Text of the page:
DTH is a satellite based wireless service which is one way and hence cannot deliver the broadband. Moreover due to shortage of transponders and very high cost, it will always remain costlier service than Cable TV. As per MIB reports, 76% seeding has been done in Phase III comprising of 33.5 million TV households when there are only 242 permanent registered MSOs. Ministry has given more than 400 provisional registrations in the last five months totaling to 468, 66 MSOs getting only provisional licence in January. But it is a risky business for them as after spending millions, their registration could get cancelled if they do not get the security clearance from the Ministry of Home Affairs.
The biggest problem of these MSOs is procuring STBs. It is a time consuming process as most of them are being imported and foreign companies do not give credit on provisional registrations. Also DTH companies have deep pockets and have already booked millions of STBs in advance putting the newly registered MSOs at the end of the queue.
MSOs have thus, approached High Courts in respective states and the Courts have granted stay on analogue switch off in more than 14 states. Even some chief ministers have written to the I & B Minister to postpone Phase III by six months.
It is reported in some Media that the Ministry is preparing to approach the Supreme Court in getting all these cases clubbed and stay vacated. If this be the state of Digitisation, we are heading for endless court battles.
Involvement of States
The last mile of Cable Television that connects about 120 million households seven hundred million people, is broadband capable and is held/owned by thousands of small cable operators. The focus of the government in the current implementation should have been to consolidate these networks to achieve economies of scales. In the present state, cable operators are losing their consumers to DTH service providers denuding Cable Operators of their revenue, making them incapable to upgrade their networks for broadband. State governments can help in this to a great extent, like the Andhra Pradesh government has planned. It is laying a state-wide fiber network along the high power lines and will provide the network to MSOs and cable operators to create a broadband super highway which will get connected with BharatNet, the National optical Fiber Network. This will help the state government to provide e-governance, e-commerce and allied services along with entertainment and information channels to all consumers at affordable price. Since right of way is the responsibility of the state, this will help the industry utilize the state infrastructure and create a revenue stream for all.
Although the government has switched off analogue in Phase III affecting thousands of Cable Operators, spread all over the country, who are struggling to survive their livelihood, its own house is not in order.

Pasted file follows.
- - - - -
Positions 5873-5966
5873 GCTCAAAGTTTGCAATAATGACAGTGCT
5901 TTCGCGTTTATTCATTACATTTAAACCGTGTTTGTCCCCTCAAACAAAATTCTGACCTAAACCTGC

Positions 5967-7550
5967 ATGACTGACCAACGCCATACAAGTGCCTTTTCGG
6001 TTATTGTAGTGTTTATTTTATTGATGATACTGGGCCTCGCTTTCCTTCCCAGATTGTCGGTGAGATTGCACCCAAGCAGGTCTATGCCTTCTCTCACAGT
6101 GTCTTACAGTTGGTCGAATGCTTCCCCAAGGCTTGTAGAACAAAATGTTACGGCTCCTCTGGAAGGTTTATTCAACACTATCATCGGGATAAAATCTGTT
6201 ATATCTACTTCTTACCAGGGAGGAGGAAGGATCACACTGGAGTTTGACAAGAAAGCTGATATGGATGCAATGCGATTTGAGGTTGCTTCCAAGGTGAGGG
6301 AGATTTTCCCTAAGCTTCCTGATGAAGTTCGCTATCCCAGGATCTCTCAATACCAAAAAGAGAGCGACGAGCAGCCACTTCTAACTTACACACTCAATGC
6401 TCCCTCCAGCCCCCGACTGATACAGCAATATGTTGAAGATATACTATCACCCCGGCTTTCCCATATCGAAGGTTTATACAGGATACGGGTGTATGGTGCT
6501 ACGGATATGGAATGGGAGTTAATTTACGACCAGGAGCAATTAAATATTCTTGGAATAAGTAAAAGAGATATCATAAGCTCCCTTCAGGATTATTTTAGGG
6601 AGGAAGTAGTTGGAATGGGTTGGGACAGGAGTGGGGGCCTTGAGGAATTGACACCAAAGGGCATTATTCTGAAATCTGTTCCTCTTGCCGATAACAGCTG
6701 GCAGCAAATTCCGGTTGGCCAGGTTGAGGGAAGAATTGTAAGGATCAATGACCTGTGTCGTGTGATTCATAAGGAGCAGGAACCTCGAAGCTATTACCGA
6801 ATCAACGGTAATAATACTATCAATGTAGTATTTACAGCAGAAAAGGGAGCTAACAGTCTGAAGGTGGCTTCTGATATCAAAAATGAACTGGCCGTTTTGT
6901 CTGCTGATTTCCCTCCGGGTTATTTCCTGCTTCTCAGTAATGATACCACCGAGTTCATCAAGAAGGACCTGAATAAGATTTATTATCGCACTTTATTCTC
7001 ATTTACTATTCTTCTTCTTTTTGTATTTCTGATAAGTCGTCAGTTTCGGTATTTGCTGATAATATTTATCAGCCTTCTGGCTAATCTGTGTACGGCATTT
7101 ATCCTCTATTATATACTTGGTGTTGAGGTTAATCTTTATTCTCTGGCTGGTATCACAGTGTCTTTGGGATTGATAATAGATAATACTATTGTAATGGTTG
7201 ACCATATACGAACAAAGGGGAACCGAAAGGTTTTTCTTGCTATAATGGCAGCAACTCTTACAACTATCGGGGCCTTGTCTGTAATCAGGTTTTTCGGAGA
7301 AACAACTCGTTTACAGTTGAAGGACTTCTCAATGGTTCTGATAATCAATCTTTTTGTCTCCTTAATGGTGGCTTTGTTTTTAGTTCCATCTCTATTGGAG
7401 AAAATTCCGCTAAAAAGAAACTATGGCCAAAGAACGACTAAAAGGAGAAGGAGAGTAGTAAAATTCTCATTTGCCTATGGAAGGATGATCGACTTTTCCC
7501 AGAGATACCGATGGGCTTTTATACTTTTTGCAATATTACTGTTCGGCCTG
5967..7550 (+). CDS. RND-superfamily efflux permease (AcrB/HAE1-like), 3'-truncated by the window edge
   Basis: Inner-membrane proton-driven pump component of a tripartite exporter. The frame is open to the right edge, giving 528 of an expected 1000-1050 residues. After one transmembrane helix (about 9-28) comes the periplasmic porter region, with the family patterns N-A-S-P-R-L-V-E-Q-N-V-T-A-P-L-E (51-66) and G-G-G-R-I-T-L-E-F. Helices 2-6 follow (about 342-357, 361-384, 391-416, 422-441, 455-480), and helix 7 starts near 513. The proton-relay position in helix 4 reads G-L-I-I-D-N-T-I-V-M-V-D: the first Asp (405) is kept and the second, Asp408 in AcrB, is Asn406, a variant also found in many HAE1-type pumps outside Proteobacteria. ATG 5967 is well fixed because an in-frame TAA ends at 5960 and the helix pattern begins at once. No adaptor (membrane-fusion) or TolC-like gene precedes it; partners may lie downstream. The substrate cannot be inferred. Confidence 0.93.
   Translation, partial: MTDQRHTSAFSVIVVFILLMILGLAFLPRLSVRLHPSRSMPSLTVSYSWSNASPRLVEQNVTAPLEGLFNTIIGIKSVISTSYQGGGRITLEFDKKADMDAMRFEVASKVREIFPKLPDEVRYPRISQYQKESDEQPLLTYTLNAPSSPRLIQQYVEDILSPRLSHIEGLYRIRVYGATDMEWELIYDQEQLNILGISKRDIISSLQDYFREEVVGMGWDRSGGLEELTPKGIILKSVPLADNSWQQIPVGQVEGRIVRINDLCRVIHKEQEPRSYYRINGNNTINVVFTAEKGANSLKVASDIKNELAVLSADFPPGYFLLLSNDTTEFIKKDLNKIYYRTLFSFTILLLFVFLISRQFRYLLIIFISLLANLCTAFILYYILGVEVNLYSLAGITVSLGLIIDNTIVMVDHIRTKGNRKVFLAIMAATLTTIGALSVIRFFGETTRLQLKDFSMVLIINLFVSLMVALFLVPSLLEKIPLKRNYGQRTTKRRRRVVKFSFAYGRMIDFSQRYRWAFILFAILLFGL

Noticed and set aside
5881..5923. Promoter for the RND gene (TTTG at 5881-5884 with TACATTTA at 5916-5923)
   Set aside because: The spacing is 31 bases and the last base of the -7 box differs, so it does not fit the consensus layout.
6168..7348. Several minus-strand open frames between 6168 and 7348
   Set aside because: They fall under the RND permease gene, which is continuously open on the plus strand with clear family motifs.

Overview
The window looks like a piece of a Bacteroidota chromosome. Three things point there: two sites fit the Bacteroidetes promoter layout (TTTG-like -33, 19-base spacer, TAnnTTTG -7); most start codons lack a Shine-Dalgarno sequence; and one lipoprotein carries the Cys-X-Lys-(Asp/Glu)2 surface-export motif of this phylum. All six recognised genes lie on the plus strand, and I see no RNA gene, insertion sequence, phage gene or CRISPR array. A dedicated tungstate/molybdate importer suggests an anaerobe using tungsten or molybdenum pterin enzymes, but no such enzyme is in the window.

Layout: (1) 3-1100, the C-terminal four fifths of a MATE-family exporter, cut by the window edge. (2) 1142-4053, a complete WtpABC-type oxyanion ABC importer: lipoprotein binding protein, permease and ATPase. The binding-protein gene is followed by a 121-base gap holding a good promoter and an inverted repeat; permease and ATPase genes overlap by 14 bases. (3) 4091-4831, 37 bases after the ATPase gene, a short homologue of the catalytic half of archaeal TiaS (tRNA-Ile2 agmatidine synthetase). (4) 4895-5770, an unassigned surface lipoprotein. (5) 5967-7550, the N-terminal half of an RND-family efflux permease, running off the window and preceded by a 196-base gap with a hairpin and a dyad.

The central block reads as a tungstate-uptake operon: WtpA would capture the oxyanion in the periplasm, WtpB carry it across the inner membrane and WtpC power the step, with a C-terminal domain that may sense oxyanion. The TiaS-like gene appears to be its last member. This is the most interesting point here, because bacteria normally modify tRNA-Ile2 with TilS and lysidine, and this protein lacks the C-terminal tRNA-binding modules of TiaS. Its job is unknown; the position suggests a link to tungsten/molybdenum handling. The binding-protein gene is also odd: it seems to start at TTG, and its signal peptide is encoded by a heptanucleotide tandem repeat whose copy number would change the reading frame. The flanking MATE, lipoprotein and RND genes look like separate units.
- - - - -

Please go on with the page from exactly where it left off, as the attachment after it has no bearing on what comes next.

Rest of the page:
It is really sad the way our government works to achieve its target on paper. It is very well known how it shut the mouth of any dissent to its policies, when cable operators were shunted out from the second Task Force and select people were introduced who would only say ‘YES’. No news channel carried out a programme on the subject that affected 120 million Cable TV households with 700 million people. Figures were manipulated bringing in DTH to fill the gaps and enough promotion was done on the success of different phases of digitisation. Ironically, the Phase III has been closed but I&B Ministry is still amending the list of urban areas in Phase III. It has released the 5th updated list of urban areas for Phase III on 7 January. The list has made changes in Karnataka urban areas reducing more than one lakh TV homes.
The updated list shows that the total TV households have decreased by almost 169,554 to 2,028,622. As per the original list, 2,198,176 TV households across 30 districts were to be covered under DAS Phase III in Karnataka. Urban areas have been deleted in almost all the 30 districts of the state. The updated list has been issued after receiving comments from the state government of Karnataka. The new list has come even as the deadline for DAS Phase III has ended. From 38 million TV homes in Phase III, the figures have now been reduced to 32 million. If the government had made the states its partner in the process, all states would have earmarked the areas for different phases much better and more realistically because the states know about the spread of population, it’s economic status and quantum of existing infrastructure much better.
Infact, it is the DMs and DCs who work under the state governments would have controlled the process locally in a better way rather than one Nodal offices per state reporting to Centre. The experience of last four years shows that Nodal officers have not been very effective in implementing digitization.
Another lacunae in the process has been Public involvement. Although the Ministry claims that it is carrying out campaign through TV and radio, in a country of 1.4 billion, it has hardly made any impact. Again, this work could have been done better through the state administration. There should have been more involvement of the state governments in giving the feedback of the process as done for other government welfare schemes.
One wonders what was in Ministry’s mind as to who would fund the process when it did not have any funds from the Centre.